# 1 Section 7.3 Representing relations (part 1: matrices)

## Presentation on theme: "1 Section 7.3 Representing relations (part 1: matrices)"— Presentation transcript:

1 Section 7.3 Representing relations (part 1: matrices)

2 Representing relations We have already seen that relations between finite sets can be represented using lists of ordered pairs zero-one matricesTo represent relations in computer programs, zero-one matrices are usually employed Directed graphsDirected graphs provide pictorial representations of relations, and are useful in determining some of their properties

3 Matrices matrix rows columnsA matrix is a rectangular array of numbers arranged in horizontal rows and vertical columns Each entry in a matrix can be designated using subscripts representing the entry’s row and column: the element at row i, column j of matrix A would be designated a ij The entire matrix A is often represented with the abbreviation [a ij ]

4 Square matrices The size of a matrix is usually represented as m x n, with m representing the number of rows and n the number of columns If m=n, then matrix A is a square matrix

5 Examples The matrix at the right is a 4x3 matrix; the values in row 1 are 1 (at column 1), through 4 (at column 4). The value of a 23 is 7. main diagonal In the square matrix at the right, the elements a 11, a 22 and a 33 form the main diagonal of the matrix.

6 Transpose of a matrix transposeIf A = [a ij ] is an m x n matrix, then the transpose of A is the n x m matrix A T = [a T ij ] We can obtain A T by interchanging the rows and columns of A The transpose of a transpose is the original matix: (A T ) T = A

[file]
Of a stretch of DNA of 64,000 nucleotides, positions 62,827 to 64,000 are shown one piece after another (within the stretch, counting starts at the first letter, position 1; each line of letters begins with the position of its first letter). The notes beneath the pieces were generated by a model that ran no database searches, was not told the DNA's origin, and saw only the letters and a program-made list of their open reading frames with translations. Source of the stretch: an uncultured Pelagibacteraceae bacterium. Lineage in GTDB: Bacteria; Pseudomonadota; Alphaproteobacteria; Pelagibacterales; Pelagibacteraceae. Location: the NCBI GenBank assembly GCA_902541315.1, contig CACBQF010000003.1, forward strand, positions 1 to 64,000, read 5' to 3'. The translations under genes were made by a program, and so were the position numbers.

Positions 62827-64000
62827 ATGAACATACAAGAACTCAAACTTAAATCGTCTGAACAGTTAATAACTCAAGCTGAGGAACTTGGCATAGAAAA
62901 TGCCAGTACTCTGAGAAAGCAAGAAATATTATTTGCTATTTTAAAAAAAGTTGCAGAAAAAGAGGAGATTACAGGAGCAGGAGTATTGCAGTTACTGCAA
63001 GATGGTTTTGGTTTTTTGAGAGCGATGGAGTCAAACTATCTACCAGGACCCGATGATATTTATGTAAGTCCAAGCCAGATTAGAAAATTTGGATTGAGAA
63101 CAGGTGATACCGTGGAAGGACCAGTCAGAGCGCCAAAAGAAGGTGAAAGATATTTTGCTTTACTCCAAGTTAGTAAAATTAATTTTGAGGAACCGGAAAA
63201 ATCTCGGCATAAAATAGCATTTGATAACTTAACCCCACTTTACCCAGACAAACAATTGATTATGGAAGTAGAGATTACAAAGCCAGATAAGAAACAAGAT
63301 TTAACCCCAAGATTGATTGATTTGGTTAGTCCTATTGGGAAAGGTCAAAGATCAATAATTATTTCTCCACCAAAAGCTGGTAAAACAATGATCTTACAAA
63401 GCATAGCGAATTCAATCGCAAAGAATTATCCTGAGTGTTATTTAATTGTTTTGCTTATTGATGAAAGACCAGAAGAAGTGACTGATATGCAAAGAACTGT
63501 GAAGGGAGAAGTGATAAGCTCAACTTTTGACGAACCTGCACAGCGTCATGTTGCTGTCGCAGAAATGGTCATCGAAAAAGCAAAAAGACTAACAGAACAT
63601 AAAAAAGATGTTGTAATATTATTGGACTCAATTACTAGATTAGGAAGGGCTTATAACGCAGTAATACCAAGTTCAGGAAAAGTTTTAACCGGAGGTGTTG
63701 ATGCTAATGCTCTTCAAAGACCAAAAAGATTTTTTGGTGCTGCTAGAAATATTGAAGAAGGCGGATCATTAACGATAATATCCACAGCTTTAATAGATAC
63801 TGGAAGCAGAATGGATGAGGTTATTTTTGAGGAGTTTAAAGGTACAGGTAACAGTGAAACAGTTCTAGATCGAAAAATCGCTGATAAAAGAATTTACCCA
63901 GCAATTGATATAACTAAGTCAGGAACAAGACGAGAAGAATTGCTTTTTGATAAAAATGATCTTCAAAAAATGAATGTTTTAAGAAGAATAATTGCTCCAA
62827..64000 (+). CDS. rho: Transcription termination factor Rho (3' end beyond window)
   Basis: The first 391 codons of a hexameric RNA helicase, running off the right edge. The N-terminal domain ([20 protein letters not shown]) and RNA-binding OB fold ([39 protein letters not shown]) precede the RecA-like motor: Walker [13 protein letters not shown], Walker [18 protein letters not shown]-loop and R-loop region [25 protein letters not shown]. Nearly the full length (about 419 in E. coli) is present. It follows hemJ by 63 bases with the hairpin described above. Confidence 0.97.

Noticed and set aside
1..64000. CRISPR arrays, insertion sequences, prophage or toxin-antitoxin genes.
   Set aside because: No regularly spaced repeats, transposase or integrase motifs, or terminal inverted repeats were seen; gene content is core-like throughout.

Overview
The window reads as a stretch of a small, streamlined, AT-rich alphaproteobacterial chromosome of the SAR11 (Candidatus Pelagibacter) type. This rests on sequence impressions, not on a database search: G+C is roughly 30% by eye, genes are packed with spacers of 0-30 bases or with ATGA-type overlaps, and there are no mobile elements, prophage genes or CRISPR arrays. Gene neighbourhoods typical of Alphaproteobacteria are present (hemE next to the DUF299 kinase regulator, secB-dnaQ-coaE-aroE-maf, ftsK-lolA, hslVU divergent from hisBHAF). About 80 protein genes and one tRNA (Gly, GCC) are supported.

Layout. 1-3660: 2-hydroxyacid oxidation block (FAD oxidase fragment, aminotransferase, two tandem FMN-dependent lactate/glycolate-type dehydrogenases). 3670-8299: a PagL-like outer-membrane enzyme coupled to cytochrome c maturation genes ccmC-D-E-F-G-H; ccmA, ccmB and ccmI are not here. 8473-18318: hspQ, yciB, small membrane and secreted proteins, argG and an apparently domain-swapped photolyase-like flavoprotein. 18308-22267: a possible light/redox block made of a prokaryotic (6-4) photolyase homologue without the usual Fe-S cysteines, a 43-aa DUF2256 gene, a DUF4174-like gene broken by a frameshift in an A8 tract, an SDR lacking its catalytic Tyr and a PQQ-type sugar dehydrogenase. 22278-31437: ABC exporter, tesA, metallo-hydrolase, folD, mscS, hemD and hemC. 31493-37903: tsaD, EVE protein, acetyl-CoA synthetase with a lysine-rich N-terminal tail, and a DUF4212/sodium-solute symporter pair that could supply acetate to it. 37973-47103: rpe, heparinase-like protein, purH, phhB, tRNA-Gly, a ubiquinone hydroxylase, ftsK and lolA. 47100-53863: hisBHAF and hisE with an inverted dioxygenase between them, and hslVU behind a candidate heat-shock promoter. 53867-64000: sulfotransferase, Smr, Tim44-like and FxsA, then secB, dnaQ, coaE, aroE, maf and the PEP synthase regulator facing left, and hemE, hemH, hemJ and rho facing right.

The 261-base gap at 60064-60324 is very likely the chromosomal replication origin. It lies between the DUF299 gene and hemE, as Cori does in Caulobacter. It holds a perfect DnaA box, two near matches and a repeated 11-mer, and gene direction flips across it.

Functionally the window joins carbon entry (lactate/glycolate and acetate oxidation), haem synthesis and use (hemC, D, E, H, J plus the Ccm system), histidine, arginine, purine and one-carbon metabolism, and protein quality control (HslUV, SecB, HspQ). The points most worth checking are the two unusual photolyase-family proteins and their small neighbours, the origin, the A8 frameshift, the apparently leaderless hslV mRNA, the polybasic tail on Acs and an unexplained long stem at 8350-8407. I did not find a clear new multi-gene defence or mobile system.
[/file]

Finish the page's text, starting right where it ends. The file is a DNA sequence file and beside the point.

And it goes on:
7 Boolean matrix A zero-one, or Boolean matrix, is a matrix consisting of binary digits Such a matrix can be used to represent a relation between finite sets A relation R from set A to set B can be represented by M R = [m ij ] where –m ij = 1 if (a i, b j )  R –m ij = 0 if (a i, b j )  R

8 Example Suppose set A = {a, b, c, d} and set B = {a, c, d} and relations from A to B R 1 = {(a,a), (a,c), (b,d), (d,d)} and R 2 = {(a,c), (b,d), (c,a), (c,d), (d,a), (d,c)}

9 Operations on Boolean matrices Suppose A=[a ij ] and B=[b ij ] are Boolean matrices and are the same size joinThe join of A and B is matrix C=[c ij ], represented by A V B: –c ij = 1 if a ij = 1 or b ij =1 –c ij = 0 if both a ij and b ij are 0 meetThe meet of A and B is matrix D=[d ij ], represented by A ^ B: –d ij = 1 if a ij = b ij = 1 –d ij = 0 if either a ij or b ij = 0

10 Join and meet: example

11 Boolean product of matrices The Boolean product of m x p matrix A and p x n matrix B, denoted A B, is the m x n matrix C = [c ij ] defined by: –c ij = 1 if a ik = 1 and b kj =1 for some k between 1 and p –c ij = 0 otherwise

12 Finding the Boolean product For any i and j, c ij  C = A B can be computed as follows: –Select row i of A and column j of B and arrange them side by side –Compare corresponding entries; if even a single pair of corresponding entries consists of 2 1’s, then c ij = 1 – if not, then c ij = 0

13 Finding Boolean product

14 Example

15 Matrix of a relation on a set … is a square matrix … can be used to determine certain properties of the relation

16 Reflexivity A relation R on set A is reflexive if (a,a)  R whenever a  A So R is reflexive if m 11 =1, m 22 =1 … m nn =1 In other words, R is reflexive if all elements on the main diagonal of M R = 1

17 Symmetry Any relation R is symmetric if (a,b)  R implies that (b,a)  R A relation R on set A = [a ij ] is symmetric if and only if (a j,a i )  R whenever (a i,a j )  R In matrix M R, we can determine R is symmetric if and only if m ij = m ji for all pairs i, j, with i = 1 … n and j = 1 … n In other words, R is symmetric if and only if M R = (M R ) T

18 Antisymmetry A relation R is antisymmetric if and only if (a,b)  R and (b,a)  R imply that a=b A matrix of an antisymmetric relation has the property that: –If m ij = 1, then m ji = 0 if i  j –Or, if i  j, then either m ij or m ji = 0 (the other could be 0 or 1)